Making my M35A2 submersible

Steel Soldiers is supported by:

T'Con

New member
5
0
1
Location
Lexington KY
Hi,
I bought a 1969 Kaiser M35A2 for passing thru my country road when it gets flooded in spots.

I have installed a snorkel, but need a bell-housing plug and a pipe for the air compressor intake (connecting air compressor to engine's air-filter housing).

I'm not sure what else I may need, but suggestions would be appreciated. I've seen water get 4ft deep in a couple spots on the road (only way in/out). I'm not an adventurer seeking to cross rivers, etc. I work in a hospital and cannot simply call-off when road floods.

Thank you,
Todd
Richmond, KY
 
Last edited:

Firehound

Member
125
14
18
Location
New Caney, TX
Look up the Tactical Repair Channel on Youtube, and search for Central Vent System video. There is a 3/8" fitting on the bellhousing that gets no more than 2-3PSI for positive pressure ventilation. (I've heard that an M35A2 air shift lever will do the trick, if you put in a regulator.)
 

ZiggyO

Active member
Steel Soldiers Supporter
464
114
43
Location
Nebraska
I have modded 5 m35a2's (in addition to other vehicles) for deep water fording over the years-- Four were for various agencies, the fifth is my own truck. Right out the gate, don't waste your time looking for a deep water fording kit-- they are expensive when found and don't offer much for what they are.

To set it up right, so as to be reliable and safe, you need to do the following:

- first off, make sure all seals are in excellent shape-- not only all axle seals , but shift boot, etc.
-remove all breathers and run 1/4 inch lines minimum to all axle vents, transfer, bell housing (actually bell housing line ideally should be larger since it feeds the bell housing and trans (via the input shaft).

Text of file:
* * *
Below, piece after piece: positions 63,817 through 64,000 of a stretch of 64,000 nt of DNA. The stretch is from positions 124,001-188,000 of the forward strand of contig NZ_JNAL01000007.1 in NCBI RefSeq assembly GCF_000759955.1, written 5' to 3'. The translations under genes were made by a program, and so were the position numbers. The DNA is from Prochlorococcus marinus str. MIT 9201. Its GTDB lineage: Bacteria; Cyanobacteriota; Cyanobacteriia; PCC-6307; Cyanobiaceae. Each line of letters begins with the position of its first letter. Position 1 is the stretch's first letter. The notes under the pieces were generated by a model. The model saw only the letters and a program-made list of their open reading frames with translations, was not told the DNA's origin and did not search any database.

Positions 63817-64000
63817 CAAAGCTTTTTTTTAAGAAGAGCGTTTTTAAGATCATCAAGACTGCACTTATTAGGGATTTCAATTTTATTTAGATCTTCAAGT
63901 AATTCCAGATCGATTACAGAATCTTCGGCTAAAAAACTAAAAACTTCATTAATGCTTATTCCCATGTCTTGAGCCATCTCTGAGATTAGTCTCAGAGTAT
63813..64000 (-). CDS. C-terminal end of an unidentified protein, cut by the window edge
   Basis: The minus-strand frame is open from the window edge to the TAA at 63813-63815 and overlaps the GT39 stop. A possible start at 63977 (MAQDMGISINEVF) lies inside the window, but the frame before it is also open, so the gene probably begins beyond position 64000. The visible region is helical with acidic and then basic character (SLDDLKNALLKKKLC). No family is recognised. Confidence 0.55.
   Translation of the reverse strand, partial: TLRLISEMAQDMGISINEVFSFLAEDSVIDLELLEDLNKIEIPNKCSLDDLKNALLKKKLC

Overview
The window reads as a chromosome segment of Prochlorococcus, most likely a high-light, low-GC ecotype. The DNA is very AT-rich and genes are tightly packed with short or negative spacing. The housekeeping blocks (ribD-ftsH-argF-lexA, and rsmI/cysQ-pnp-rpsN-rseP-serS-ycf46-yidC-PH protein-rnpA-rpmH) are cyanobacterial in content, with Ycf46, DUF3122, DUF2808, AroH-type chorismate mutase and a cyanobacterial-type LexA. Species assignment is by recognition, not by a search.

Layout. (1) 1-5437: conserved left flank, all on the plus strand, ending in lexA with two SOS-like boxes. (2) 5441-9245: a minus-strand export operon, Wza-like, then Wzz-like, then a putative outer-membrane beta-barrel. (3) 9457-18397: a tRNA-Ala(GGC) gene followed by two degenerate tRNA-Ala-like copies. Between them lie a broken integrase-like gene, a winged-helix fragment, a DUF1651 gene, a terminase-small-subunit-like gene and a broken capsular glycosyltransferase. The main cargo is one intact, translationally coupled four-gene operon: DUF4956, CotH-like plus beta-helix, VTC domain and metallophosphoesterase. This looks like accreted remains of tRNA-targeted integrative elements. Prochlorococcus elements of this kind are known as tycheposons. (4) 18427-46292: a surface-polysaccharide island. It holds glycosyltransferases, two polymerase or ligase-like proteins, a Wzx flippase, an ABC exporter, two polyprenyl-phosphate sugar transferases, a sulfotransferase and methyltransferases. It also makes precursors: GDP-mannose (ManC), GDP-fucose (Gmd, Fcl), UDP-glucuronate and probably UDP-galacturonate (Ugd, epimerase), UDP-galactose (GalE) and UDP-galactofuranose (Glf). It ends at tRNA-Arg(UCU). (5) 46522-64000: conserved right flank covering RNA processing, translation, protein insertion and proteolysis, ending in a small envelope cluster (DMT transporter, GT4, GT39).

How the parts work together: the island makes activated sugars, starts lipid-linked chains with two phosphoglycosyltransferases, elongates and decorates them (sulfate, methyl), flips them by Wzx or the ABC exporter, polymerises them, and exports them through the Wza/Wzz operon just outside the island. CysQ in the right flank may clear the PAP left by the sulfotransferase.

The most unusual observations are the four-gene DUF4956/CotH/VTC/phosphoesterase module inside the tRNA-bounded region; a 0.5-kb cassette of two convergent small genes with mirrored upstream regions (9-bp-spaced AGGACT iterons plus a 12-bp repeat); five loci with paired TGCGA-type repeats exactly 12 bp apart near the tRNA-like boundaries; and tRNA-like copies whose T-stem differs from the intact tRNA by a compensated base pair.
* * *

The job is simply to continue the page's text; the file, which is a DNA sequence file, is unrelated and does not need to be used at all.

-if you have the 60 amp alt, remove the voltage adjust plug and run a line to that port as well (that port is 1/8" npt and feeding air to it will assure that nothing can breach the alt). I learned this one over time after examining some alts that failed during flood rescues.
- I like to use a ball valve on the bottom of the bell housing (more convenient) but the plug will work just as well
-raise master cylinder vent, fuel tank vent, and airpack exhaust vent (do not rely on the one way vent valves as they fail at the most inopportune times)
-raise your air intake-- the original kit used a flex hose-- those are garbage. I had the intakes made from 4" steel exhaust pipe to bring the intake to the cab roof level.
- put a "T" on your slobber tube, route the horizontal outlet up along side the air intake, and put a ball valve under the "T" to allow direct to ground routing for normal operation.
- tie the lines from the axles together via any manifold design you like, route to a regulator (with gauge preferably) set to supply 3.5 psi
-tie lines from transfer, bell housing, and alt to second regulator set to 3psi (the reason the axles are higher is that they are lower and subject to higher static pressure when fording
-tie both regulators to an air valve of your choosing-- an airshift switch works nicely.
-find some way to seal your fuel tank cap effectively (the best is to have an m35a3 tank with the threaded cap that can be properly gasketed). The other options that I have seen used are a welded on collar around the filler that can accept a plug, or, plumbers putty tightly pressed around the cap right before fording (the caps seem to be a weak point when fording extensively)